Addressing Marine Debris in the Pacific Northwest: Harnessing the Power of Art

Posted Tue, 04/11/2017 - 11:30

Like the rest of the country, the Pacific Northwest is unfortunately not immune to the impacts of marine debris. Luckily, there are many efforts in this region to address the marine debris issue, one of which focuses on the power of art.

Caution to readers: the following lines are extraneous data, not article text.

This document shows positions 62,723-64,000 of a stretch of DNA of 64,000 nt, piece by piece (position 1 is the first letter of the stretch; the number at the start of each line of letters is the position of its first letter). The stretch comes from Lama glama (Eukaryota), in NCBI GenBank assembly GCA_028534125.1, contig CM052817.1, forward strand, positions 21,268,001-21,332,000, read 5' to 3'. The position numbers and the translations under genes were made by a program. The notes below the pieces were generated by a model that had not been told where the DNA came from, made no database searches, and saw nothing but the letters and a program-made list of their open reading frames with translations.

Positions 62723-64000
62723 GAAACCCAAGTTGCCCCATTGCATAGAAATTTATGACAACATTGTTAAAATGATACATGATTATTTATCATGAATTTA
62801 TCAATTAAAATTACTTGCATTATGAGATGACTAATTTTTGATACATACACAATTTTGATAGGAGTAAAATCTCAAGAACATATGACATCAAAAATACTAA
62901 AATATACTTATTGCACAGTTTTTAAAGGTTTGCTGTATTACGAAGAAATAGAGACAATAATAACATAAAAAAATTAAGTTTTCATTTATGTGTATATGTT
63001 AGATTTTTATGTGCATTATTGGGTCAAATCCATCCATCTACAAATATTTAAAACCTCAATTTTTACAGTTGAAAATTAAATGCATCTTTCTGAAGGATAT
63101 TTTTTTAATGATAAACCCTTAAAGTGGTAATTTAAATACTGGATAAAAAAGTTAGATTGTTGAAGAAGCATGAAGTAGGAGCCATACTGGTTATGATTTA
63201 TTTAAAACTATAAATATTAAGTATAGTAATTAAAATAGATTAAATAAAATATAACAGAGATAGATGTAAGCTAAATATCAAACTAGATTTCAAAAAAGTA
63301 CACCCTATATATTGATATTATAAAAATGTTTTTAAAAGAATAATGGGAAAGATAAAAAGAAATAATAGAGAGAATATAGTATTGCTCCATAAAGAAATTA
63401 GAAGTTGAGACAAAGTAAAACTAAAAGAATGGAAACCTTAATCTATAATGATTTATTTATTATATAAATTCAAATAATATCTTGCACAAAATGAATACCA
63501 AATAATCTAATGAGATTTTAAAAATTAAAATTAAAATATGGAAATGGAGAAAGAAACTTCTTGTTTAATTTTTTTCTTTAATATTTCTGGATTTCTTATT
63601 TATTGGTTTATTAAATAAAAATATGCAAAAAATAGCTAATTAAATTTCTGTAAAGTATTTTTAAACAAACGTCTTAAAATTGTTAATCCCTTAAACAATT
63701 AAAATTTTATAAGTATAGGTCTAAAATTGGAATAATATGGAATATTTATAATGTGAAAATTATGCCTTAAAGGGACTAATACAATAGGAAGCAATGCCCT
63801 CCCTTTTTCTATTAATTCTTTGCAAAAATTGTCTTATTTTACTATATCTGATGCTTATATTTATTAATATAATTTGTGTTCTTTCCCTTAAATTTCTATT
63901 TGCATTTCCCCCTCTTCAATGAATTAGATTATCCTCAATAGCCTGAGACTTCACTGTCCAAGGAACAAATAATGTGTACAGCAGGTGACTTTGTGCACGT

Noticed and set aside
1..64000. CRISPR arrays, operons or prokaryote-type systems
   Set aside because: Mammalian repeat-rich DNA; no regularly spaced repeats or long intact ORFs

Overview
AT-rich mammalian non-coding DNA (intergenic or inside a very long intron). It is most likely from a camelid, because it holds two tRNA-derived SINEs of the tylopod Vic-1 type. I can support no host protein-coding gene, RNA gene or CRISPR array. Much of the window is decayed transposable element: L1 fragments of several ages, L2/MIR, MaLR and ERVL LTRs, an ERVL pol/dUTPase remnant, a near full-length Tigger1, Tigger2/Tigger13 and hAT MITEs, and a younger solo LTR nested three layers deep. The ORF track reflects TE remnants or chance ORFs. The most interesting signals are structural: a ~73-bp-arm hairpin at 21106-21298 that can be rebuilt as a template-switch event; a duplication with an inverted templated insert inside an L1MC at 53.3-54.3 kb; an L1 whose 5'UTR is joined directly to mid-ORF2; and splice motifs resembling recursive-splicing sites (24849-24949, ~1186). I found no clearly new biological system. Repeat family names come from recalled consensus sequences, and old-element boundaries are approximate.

Washed Ashore, an organization based in Oregon, works to prevent marine debris by raising awareness through art. After collecting debris on beaches and then cleaning and sorting it by color, the Washed Ashore group creates large and intricate sculptures made exclusively of marine debris. By building and displaying these sculptures, which mostly feature animals impacted by debris, this project aims to reach a broad audience to raise awareness of our connection to the debris issue and to inspire changes in our habits as consumers. Many of these sculptures now travel around the country as part of traveling exhibits, reaching broad audiences throughout the nation.